Documenting and denial: discourses of sexual self-exploitation

by Leigh Goldstein

In December 2008, the National Campaign to Prevent Teen and Unplanned Pregnancy and CosmoGirl.com published a report summarizing the findings of a survey they had commissioned on adolescents, twenty-somethings, technology and sexuality. Entitled, appropriately enough, “Sex and Tech,” the report and related articles were made available on each organization’s website, along with press releases highlighting some of the statistics that the survey of 1280 subjects had generated. The report was immediately followed by an Associated Press article citing its findings. The story was then picked up by several newspapers, online magazines, cable news programs, each calling particular attention to one statistic: twenty percent of teens overall (i.e., boys and girls) have “sent/posted nude or semi-nude pictures or video of themselves.”[1][open endnotes in new window]

Judging from the spate of articles that have followed since its publication, the “Sex and Tech” study seems to have lent statistical credence to a practice that legal scholars and some journalists have been addressing for the past few years.[2] Generally referred to as “sexting” or “self-produced child pornography,” this practice involves adolescents taking pictures of themselves naked or barely clothed or engaged in a sexual act and then posting the images online or texting or emailing them to friends. As the label “self-produced child pornography” indicates, the production, distribution and possession of these images is a criminal act if the subject photographed is under eighteen. Minors participating in this seemingly innocuous form of flirtatious or erotic exchange have been formally charged with production and distribution or possession of child pornography.

For example, in a 2004 Florida state case, a sixteen-year-old girl (A.H.) was adjudicated as a delinquent for taking pictures of herself having sex with her seventeen-year-old boyfriend and then emailing them from his computer to hers. And in 2002, in Seattle, Washington, August Anthony Vezzoni, then sixteen years old, was adjudicated as delinquent for showing nude photographs of a former girlfriend to friends at school. Or, to take a more recent example that has received much media attention, three teenage girls in Greensburg, Pennsylvania, were charged in January 2009 with producing and distributing child pornography for taking and then sending nude pictures of their own fourteen and fifteen year old bodies and then texting the images to their friends. Three boys (aged 16 and 17) who received the images were charged with possession of child pornography. In the last six years, similar charges have been brought against minors in Alabama, Connecticut, Denver, Florida, Georgia, New York, New Jersey, Michigan, Pennsylvania, Texas and Wisconsin.[3]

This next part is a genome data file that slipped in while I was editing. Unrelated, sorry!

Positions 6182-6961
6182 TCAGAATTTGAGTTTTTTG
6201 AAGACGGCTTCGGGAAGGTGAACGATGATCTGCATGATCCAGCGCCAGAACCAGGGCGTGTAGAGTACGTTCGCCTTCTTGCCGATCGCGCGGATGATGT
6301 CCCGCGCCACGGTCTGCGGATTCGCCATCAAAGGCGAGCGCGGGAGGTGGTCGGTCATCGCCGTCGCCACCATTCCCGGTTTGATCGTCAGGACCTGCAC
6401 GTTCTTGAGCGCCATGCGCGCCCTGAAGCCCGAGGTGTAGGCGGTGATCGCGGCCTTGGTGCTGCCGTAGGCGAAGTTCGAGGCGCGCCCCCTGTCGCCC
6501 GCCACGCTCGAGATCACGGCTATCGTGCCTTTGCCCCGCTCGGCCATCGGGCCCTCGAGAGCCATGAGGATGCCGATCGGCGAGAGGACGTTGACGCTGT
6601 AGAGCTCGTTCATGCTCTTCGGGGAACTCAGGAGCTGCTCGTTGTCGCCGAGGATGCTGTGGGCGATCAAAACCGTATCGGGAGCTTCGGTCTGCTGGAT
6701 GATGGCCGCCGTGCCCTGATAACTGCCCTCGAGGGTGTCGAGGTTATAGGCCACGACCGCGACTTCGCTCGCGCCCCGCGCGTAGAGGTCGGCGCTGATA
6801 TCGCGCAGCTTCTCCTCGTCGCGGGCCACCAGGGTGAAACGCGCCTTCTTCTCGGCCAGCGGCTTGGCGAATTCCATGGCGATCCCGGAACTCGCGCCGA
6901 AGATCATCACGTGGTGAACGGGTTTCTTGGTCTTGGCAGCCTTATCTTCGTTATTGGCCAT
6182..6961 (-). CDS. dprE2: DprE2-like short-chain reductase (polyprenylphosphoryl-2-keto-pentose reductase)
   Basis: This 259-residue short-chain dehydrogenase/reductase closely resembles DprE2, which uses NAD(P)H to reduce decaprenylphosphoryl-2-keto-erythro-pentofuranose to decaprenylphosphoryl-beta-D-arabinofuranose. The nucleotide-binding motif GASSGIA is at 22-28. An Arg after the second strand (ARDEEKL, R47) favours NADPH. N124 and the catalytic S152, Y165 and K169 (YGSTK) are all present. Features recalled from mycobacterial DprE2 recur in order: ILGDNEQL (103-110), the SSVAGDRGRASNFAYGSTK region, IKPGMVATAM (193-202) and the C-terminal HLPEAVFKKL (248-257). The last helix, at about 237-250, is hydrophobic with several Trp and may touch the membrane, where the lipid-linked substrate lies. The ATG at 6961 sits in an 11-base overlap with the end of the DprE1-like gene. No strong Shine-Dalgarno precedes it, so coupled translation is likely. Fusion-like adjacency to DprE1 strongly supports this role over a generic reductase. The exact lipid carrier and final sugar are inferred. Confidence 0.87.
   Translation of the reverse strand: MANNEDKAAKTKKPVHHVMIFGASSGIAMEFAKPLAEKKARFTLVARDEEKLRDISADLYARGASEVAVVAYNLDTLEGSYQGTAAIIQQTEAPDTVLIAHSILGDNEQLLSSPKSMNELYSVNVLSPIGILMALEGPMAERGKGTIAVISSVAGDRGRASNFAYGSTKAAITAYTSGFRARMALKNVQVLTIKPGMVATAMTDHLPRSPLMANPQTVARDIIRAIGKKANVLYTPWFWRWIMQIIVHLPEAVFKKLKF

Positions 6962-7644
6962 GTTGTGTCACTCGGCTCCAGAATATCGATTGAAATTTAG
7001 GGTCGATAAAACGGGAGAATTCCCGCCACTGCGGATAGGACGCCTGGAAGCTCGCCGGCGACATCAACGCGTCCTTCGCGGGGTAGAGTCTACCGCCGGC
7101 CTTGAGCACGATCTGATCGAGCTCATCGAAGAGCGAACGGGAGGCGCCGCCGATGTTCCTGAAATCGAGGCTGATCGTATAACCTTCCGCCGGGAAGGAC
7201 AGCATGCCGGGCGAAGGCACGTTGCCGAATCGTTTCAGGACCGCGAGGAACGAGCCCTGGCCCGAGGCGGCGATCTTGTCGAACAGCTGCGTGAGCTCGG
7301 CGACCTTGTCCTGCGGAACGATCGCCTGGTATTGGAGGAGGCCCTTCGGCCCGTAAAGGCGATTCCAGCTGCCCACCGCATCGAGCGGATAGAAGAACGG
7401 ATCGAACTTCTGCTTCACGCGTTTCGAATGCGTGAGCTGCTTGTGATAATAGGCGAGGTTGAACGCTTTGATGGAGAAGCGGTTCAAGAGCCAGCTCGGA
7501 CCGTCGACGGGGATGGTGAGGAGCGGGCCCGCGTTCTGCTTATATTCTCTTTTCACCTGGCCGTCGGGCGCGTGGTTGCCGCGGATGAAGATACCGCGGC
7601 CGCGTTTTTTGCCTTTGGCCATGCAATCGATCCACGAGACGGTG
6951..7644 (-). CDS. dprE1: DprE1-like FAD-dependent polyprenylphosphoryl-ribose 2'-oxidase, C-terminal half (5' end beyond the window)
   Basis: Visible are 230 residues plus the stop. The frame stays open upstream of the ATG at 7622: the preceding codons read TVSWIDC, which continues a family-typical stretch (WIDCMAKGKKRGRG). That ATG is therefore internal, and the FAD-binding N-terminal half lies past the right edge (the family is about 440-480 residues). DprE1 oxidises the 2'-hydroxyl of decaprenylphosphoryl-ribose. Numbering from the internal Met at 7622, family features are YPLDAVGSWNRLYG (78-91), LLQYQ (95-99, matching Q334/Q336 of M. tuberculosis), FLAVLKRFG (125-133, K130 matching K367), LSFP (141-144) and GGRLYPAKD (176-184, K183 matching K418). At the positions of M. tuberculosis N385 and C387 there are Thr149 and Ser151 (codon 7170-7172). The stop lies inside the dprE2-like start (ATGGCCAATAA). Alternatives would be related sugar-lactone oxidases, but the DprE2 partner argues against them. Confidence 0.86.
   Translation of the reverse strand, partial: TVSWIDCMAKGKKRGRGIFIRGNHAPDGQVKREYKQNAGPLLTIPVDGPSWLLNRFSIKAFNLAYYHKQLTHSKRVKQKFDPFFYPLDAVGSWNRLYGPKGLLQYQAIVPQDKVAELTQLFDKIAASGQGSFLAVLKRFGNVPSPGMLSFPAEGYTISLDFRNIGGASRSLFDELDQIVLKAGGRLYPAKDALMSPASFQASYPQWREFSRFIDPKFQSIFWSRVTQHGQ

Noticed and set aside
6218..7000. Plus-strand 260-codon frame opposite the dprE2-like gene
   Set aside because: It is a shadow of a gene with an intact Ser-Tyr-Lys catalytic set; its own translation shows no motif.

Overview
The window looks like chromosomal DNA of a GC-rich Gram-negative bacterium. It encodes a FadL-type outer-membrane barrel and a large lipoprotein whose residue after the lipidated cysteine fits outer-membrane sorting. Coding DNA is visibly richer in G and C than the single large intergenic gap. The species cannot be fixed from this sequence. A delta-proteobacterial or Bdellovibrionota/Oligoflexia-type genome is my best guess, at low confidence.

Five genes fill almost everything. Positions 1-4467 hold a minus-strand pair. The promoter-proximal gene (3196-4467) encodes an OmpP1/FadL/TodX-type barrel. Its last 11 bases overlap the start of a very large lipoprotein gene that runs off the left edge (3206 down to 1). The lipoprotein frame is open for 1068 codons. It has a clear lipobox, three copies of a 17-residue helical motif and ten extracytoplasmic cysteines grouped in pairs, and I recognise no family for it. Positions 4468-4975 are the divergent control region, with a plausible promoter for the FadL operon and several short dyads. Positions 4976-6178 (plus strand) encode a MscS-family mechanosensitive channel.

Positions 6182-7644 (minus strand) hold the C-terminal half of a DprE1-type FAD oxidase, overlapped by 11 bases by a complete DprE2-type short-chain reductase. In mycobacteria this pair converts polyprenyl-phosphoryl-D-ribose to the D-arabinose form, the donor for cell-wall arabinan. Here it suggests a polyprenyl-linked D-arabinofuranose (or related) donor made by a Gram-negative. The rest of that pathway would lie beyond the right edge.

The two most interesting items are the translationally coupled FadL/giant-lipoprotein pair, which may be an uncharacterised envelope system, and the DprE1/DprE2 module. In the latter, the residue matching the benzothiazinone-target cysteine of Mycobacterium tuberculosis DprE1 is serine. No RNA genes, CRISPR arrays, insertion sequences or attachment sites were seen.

These cases, and the media coverage they receive, all attest to the fact that child pornography has become a crime in which minors are constructed as perpetrators as well as victims. This paradoxical stance towards minors, predicated on a construction of children as innocent and punishment of those who defile that construct, is propped up by complex argumentation on the part of judges and legal scholars as well as some equally convoluted thinking on the part of journalists. Before further engaging with both those forms of discourse and the ways in which they construct children, I would like to address the question of statistical research and the dearth of up to date studies on child pornography within U.S. academia.

The circulation of dubious statistics and conjectures regarding child pornography should be read as an inevitable consequence of the legal penalties for having any encounter with pornographic material featuring subjects who are minors. The very act of approaching persons under eighteen and asking them if they produce, possess, or distribute erotic material featuring themselves (or another minor) constitutes a crime. One’s standing as scholar or researcher makes no difference from a legal perspective. Ask a minor about naked photos and you are soliciting contraband and harassing a child.[4]

While the current legislation against child pornography is certainly a research hurdle, I want to make clear that its consequences extend beyond the fate of the minors who produce it or the scholars who would hope to study them. By criminalizing self-produced child pornography, our government has effectively censored minors’ right to record their sexualities or erotic identities. It is as though the existence of underage sex dealt a bad enough blow to our culture’s construction of childhood; the production of a visual record of such acts has been designated as beyond the pale, a social practice that must be eradicated.